While the Liberty Union High School District’s (LUHSD) hopes for a January return to the classroom were dashed in the wake of surging COVID-19 cases, the board still approved its hybrid reopening plan.
The plan received approval at its Nov. 18 meeting. According to LUHSD Superintendent Eric Volta, the first quarter grades illustrate a desperate need to return to campus in order for students to take advantage of on-site interventions. Volta reported that, when compared to figures in 2019, the rise of students right now with a GPA below 1 has raised from 4.38% to 13.9%; students with a GPA below 1.99 has increased from 14.35% to 27.61%.
“The events of the last semester have shown just how important the ritual of going to school is to a vast majority of our students,” he wrote in a letter home to families after the meeting.
Volta later pointed out the struggle of attempting to reopen the district when the state has shut down schools with clear timelines and offered guidance to reopen but hasn’t provided a set time of return — leaving the question of “when” to hang in the air. While he pondered the long-term effects of keeping students away from the structure of the classroom, he also recognized the challenge of containing a virus among students who may not adhere to health guidelines.
“Opening up at a time when the transmission rates are increasing would definitely complicate the reopening,” he continued.
But despite Volta’s support for a return to campuses in a hybrid format, the district remains in a wait-and-see pattern following Gov. Gavin Newsom’s Nov. 16 press conference, during which time he broke the news that 41 counties in the state — including Contra Costa — are now in the most restrictive purple tier. For school sites, that means those that haven’t already reopened can’t.
In order to move back down to any lower tier, it will take two weeks of lower tier data, Volta explained.
“With the holiday season coming up, health officials are predicting that we remain in the purple tier through the approved Jan. 12 reopening date,” he continued. “This being the case, we find ourselves again in a position of not knowing exactly when our students will return to school. If we cannot open on Jan. 12, it is our hope to return as soon as possible in the third quarter.”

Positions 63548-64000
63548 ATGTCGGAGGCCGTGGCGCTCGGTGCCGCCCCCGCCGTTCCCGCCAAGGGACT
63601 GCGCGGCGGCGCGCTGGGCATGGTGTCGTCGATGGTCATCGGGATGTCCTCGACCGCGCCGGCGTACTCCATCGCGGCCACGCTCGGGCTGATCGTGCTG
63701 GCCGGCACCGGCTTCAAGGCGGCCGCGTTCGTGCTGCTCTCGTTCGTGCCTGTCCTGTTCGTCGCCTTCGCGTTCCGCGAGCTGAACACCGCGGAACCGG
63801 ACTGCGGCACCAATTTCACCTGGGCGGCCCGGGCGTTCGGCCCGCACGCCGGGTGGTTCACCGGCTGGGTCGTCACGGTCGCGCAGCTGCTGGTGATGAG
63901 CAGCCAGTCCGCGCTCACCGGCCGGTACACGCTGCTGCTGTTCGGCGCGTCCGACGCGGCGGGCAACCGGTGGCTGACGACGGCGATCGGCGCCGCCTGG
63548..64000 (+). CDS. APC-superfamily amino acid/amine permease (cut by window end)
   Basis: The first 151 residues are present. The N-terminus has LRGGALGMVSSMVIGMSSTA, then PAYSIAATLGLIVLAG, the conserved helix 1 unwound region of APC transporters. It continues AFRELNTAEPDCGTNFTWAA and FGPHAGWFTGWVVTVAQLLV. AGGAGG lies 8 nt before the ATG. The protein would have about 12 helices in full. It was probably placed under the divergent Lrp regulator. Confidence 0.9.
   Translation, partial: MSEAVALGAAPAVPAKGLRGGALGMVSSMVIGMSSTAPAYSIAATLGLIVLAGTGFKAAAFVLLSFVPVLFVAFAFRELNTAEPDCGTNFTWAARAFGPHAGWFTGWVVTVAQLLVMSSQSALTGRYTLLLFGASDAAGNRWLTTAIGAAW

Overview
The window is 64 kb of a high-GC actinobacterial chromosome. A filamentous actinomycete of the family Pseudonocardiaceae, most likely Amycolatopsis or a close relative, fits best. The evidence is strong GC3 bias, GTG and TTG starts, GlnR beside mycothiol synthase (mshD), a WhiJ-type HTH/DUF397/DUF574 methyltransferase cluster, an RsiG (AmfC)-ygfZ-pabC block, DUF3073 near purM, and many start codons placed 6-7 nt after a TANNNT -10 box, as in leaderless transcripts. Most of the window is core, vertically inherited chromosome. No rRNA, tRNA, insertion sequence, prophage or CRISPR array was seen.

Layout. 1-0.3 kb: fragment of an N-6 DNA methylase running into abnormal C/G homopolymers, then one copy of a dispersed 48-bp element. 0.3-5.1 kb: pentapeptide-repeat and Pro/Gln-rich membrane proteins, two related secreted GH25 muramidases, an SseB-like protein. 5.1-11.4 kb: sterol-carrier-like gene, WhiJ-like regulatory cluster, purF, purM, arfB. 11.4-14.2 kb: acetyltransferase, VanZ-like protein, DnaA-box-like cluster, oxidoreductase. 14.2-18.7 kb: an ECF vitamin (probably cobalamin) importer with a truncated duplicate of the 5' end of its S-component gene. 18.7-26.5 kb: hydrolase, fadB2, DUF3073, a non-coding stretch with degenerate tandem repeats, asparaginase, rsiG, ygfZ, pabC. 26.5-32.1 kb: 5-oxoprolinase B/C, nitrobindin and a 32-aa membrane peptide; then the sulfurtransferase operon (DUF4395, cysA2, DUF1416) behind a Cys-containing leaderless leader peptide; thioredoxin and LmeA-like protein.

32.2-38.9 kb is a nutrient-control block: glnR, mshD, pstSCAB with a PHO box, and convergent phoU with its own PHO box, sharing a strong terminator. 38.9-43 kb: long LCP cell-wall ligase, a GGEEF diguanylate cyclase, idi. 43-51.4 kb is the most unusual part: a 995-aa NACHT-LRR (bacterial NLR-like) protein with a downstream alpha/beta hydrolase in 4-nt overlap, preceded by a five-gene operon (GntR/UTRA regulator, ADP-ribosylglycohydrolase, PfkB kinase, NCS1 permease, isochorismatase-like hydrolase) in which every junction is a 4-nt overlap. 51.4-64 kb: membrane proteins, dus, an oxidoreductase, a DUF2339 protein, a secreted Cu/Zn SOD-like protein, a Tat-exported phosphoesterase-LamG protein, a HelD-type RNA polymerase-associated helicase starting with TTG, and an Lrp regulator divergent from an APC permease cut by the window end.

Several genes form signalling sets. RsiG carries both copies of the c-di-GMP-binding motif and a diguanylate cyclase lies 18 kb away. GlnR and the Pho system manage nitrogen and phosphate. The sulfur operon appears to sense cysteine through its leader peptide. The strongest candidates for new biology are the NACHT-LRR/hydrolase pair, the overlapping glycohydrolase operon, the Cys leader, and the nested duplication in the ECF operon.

LUHSD Trustee Yolanda Pena-Mendrek agreed with Volta that students have been negatively impacted by the remote learning circumstances.
“It is obvious that our students are not being successful in the distance learning mode,” she said, referring to the district’s increase in low GPAs when compared to last year’s scores. “Consequently, when they come back to the classroom, we will need to provide ample opportunities for remediation.”
She noted that while it’s heartbreaking to see how students are being affected, the district needs to follow county guidelines.
“I want to tell you that I cannot wait for students to be able to go back to school; go back to see their friends; go back to listen to their teachers; be in a very safe learning environment,” she said.
The plan approved by the district incorporated the current health orders and more than a month’s worth of deliberation among faculty, staff, administration and the board. It keeps the A/B calendar intact to allow for movement to and from distance learning. Students will be required to attend class at school and at home. Students will be excused for lunch to discourage congregating.
It will allow teachers to continue lesson planning in the same fashion they are now. Teachers will be required to, at a minimum, keep the at-home students online for 10 minutes and assign asynchronous work. But teachers may also require the at-home students to remain online for the entire class hour depending on the lesson.
Families will also be given the choice to remain in full distance learning under the hybrid option. Students opting for 100% distance learning within the Hybrid Model will only log into their classes via zoom each class meeting and attend class virtually.
The plan detailed a host of reopening considerations and requirements -- from mask and cleaning protocols to ventilation and contact tracing. In-person interventions will be permitted at the end of day for students, and tutoring must be scheduled in advance to guarantee safe social distancing. To review the full plan, visit https://bit.ly/thepressnet_LibertyPlan.
“I wish the community could understand how detrimental this pandemic learning mode is to our students,” Pena-Mendrek said. “I beg of them to support our district’s efforts ... We will wait for county health officers to give us the green light.”